Threat Watch

New DDoS Gang Portraying Themselves as Fancy Bear

Unknown Group: An unknown group has been pretending to be the Russian threat actor group Fancy Bear. The group has been attacking the finance vertical by organizing Distributed Denial of Service (DDoS) attacks against financial institutions. First, the group will send a ransom note to the organization that tells the recipient to forward it to someone who “makes decisions” within the organization. The note reads that they are going to begin a DDoS attack on a certain date and time unless a ransom is paid to the group in Bitcoin. The note states that it is from Fancy Bear, which is a well-known state-sponsored threat actor group from Russia. The ransom demand recommends that the targeted organization should Google the Fancy Bear group, in an effort to take credit for the well-publicized exploits of the real Fancy Bear threat group. A trial run is carried out on a small range of IP addresses within the organization 30 minutes after the note is sent as a proof of concept that the group has the ability to carry out the attack. Instead of targeting the public-facing website, as most DDoS attacks usually do, these attacks have focused on back-end servers that typically do not have DDoS protection or mitigation services.  When back-end servers become unavailable, it typically causes more disruption than a DDoS attack against a public website.  Researchers at Link11, Radware, and Group-IB have all confirmed these attacks stating that there has been an increase in them over the past two weeks. Most of the attacks are being carried out in Singapore, South Africa, and some Scandinavian countries, but this does not mean the group will not target organizations outside those areas. Organizations have a week to pay the ransom after the note and trial DDoS attacks are done before a full-scale DDoS attack is started.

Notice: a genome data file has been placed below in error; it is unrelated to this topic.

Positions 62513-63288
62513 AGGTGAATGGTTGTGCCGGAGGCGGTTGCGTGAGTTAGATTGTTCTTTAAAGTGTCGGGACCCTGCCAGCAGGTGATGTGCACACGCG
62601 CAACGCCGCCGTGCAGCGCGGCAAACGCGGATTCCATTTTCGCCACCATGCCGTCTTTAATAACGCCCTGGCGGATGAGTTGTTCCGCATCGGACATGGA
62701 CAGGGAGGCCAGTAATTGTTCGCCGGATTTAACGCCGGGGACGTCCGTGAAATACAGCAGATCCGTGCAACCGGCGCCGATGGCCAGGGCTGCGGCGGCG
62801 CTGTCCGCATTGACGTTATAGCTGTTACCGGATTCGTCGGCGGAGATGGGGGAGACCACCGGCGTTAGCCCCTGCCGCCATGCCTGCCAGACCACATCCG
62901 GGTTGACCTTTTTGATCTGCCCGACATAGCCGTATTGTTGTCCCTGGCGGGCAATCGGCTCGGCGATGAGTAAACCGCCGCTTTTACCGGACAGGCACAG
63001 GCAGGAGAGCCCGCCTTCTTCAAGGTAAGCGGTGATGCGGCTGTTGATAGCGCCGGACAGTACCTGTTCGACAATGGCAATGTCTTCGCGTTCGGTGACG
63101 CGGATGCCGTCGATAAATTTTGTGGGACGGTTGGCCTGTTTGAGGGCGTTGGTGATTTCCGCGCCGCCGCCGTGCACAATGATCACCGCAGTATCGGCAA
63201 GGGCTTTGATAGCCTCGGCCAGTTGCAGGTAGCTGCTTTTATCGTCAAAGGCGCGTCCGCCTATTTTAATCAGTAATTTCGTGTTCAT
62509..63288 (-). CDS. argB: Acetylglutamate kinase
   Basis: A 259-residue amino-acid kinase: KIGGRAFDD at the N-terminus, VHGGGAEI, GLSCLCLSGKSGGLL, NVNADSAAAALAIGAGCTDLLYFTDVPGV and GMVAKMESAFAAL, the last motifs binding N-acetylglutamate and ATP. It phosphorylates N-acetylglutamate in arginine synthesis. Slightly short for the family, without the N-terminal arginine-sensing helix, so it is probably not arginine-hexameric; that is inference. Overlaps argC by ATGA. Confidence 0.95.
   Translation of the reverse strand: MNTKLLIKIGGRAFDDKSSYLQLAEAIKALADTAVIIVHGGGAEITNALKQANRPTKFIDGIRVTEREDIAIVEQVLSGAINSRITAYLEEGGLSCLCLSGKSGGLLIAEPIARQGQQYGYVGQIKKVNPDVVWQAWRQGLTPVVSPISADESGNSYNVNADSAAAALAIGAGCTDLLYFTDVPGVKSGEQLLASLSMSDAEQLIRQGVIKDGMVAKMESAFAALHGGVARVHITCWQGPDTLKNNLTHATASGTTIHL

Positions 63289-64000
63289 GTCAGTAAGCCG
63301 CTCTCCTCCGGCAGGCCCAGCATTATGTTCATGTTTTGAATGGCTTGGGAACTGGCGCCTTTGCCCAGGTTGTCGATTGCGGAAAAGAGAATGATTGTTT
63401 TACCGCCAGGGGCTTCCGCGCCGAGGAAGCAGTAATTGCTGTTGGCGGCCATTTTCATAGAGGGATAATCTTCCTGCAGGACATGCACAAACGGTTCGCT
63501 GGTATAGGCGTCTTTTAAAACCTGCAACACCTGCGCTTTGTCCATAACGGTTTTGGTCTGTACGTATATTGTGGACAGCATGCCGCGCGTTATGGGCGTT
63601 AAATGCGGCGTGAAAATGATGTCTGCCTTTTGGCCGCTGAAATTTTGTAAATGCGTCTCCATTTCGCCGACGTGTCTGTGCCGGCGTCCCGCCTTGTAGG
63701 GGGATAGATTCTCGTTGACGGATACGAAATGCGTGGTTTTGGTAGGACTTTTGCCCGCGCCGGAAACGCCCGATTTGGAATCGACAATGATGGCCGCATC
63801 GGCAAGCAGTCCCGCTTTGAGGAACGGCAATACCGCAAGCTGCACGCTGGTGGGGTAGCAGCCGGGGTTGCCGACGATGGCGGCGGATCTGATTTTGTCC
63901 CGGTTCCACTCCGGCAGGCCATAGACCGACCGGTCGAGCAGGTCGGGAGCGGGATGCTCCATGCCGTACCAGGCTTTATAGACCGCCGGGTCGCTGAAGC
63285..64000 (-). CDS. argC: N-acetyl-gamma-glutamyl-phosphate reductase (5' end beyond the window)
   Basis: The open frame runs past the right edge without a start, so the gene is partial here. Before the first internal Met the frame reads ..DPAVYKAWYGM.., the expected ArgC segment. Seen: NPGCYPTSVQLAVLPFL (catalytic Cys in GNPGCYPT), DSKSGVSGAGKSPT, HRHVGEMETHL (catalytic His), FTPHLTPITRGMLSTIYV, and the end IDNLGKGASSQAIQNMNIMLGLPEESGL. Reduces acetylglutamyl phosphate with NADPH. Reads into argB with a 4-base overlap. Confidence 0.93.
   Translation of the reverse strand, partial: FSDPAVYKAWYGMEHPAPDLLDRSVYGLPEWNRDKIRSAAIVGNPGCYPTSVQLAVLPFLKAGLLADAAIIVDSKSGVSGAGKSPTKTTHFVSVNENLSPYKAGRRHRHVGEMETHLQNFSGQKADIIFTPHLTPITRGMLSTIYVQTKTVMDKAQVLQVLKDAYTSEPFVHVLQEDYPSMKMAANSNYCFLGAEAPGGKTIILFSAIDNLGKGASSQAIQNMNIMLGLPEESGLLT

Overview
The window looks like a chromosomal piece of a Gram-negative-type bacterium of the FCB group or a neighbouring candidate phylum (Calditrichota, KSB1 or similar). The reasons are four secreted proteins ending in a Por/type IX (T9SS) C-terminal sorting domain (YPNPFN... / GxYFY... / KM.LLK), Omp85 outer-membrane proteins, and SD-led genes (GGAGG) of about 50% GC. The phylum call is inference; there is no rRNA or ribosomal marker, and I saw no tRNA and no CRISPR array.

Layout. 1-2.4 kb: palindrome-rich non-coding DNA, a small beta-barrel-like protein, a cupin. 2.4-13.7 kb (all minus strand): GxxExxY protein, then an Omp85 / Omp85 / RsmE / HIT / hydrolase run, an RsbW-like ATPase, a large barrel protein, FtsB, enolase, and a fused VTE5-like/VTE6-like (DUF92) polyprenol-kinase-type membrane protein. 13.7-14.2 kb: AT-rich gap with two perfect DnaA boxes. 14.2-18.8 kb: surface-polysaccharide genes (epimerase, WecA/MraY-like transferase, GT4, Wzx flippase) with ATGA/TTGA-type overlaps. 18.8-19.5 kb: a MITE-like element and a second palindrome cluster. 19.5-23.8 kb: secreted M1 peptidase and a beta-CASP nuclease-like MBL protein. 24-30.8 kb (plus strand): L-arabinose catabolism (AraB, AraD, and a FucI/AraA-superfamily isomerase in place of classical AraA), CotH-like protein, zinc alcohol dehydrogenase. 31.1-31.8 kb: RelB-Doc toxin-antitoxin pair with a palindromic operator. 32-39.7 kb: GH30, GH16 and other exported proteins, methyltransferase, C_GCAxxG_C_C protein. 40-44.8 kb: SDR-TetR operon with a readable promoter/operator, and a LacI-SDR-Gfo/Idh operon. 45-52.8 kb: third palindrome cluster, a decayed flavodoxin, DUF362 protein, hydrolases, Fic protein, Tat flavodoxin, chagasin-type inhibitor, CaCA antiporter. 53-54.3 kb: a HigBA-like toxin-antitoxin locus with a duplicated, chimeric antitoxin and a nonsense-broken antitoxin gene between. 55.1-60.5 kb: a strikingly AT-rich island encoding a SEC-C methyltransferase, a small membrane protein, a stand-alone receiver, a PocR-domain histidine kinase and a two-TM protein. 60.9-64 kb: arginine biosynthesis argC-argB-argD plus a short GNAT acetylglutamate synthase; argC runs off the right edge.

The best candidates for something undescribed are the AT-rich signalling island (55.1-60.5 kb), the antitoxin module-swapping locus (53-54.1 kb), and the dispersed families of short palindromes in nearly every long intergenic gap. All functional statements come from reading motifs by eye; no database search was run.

Financial institutions should consider protecting any public-facing server using a DDoS mitigation service, not just limiting protection to a website. It is highly likely that this is not Fancy Bear carrying out these attacks. Instead, this is likely the work of a group that is trying to intimidate their targets through impersonation of a well-known threat group. Unknowing people who receive the email and Google the group will be shocked when they start reading about the group, and likely feel they need to pay the ransom because of the attacks that the group is responsible for. It is not the modus operandi of Fancy Bear to send ransom emails or carry out DDoS attacks. This attack was seen previously in 2017 when the same note was used in a series of attacks on the finance industry, but no group ever took credit or was suspected of being involved in the attack. Those attacks eventually trailed off after many organizations realized they would not get attacked even if they did not pay the ransom. If a company receives this type of ransom email, they should consult with law enforcement and security professionals to determine the level of risk that is involved.